(1) STATIC WEB SITE. A static web site is the standard web site with a menu of several pages, buttons for navigation, etc. Blog web sites are discussed separately below. Static web sites can have animated effects and are often called Flash sites, or might have conventional pages with a Flash Splash page at the front. While eye catching and popular, Flash based sites are more difficult to make and not necessary for the beginner. If you make the site yourself (and it is not so difficult) you just have the cost of the domain name ( should be about $20 or less a year), the hosting (5 to 10 dollars monthly, and the cost of constructing the site - a template will cost $20 to $100, and a web design program like Composer is free, although some programs
can cost a few hundred dollars if you choose to buy one. It does not
have to be expensive if you treat it wisely. A wise investment is to go to
a computer book store and find an easy to understand book with a title like "teach yourself to make web pages in easy steps". It will help you get started with basic HTML (you don't have to know any, but a little is useful) how to structure a site from the beginning etc. If you use a template a lot of the ground work is already done for you. Go online and Google "templates". Remember that cheaper templates are often more difficult to use. As the template is the back bone of your site get a good one. Check out the quality of support for the template
too. And then go for it. Don't
forget that the site needs to be easy to read, and needs to get to the point
quickly. Artist's are often amazingly bad when it comes to web design,
don't assume that because you are an artist that automatically makes you
a good designer. Be humble, learn from good designs that you see. It
needs to be easy to read, easy to navigate, and fun for the user. Think of the reader's experience. Don't avoid text, a good web site has a good balance between text and pictures. A final word: the best hosting is rarely the free hosting that your service provider bundles into your account, the main problem is they usually have a difficult to remember and long URL. If people can't easily find you they won't find you. Get a good and easy to remember domain name and get good web hosting.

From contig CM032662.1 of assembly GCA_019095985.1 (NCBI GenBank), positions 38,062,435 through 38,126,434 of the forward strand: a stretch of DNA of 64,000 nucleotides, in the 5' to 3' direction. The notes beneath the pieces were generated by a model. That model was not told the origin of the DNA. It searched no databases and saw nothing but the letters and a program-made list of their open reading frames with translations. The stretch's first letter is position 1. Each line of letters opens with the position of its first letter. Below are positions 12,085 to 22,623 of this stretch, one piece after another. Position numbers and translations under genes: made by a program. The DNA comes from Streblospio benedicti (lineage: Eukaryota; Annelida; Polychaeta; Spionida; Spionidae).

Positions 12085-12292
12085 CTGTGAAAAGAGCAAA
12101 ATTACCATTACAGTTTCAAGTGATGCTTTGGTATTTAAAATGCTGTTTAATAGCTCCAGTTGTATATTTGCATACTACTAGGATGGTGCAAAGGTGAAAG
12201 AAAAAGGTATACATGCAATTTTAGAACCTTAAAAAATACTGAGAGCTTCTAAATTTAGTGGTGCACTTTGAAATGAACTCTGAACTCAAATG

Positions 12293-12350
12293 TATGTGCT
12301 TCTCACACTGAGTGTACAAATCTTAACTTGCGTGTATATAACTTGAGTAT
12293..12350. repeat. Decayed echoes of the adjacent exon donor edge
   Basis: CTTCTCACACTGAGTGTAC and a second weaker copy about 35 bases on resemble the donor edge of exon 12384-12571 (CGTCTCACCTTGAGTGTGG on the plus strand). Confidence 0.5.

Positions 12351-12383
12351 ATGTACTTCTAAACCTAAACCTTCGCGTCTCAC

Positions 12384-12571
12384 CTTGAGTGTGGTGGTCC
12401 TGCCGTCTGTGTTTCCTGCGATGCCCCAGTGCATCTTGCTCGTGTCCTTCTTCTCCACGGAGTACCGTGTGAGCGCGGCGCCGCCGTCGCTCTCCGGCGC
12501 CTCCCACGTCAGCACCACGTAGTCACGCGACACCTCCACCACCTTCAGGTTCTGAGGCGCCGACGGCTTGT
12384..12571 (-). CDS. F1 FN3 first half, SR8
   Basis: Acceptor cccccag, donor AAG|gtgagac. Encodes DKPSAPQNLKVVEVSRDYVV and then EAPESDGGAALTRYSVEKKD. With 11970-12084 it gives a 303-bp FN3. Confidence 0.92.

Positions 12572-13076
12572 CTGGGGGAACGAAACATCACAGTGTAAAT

(2) BLOG A great alternative to a static web site is a blog based web site. This web site you are on right now is blog based. This site is proof that a blog does not have to be an amatuerish single page that many people think of when they think of blogs. In fact many major news media sites and tech sites are actually blog based sites. Blogs are designed to be easy to make. There are two basic choices: free or paid. Free blogs are easy to find, the biggest and best known is Blogger. When you sign up you discover that there are tutorials for beginners. Free blogs are a good way to learn how to make a blog, however the blogs with the best features are ones you pay for. TypePad is my favorite. This is a TypePad blog. For one blog it costs you $5 a month. That includes everything, the WYSIWYG editor, the domain, the hosting, as I said - everything. Tutorials and customer support are excellent, you can include static pages (as this one is) include fun widgets (like the cartoon in the side bar), include photo albums of your artwork, and generally make a great web site. And if you don't like the URL you can always register a domain name separately then use it as your address. As you gain experience you can customize your blog until it's a great web site that really works for you. A good blog is almost as good as a static web site but costs less and is easier to do. On the other hand, although it costs more in money and learning, static web sites can be the ultimate in flexibility and are easier to optimize for the best search engine rankings.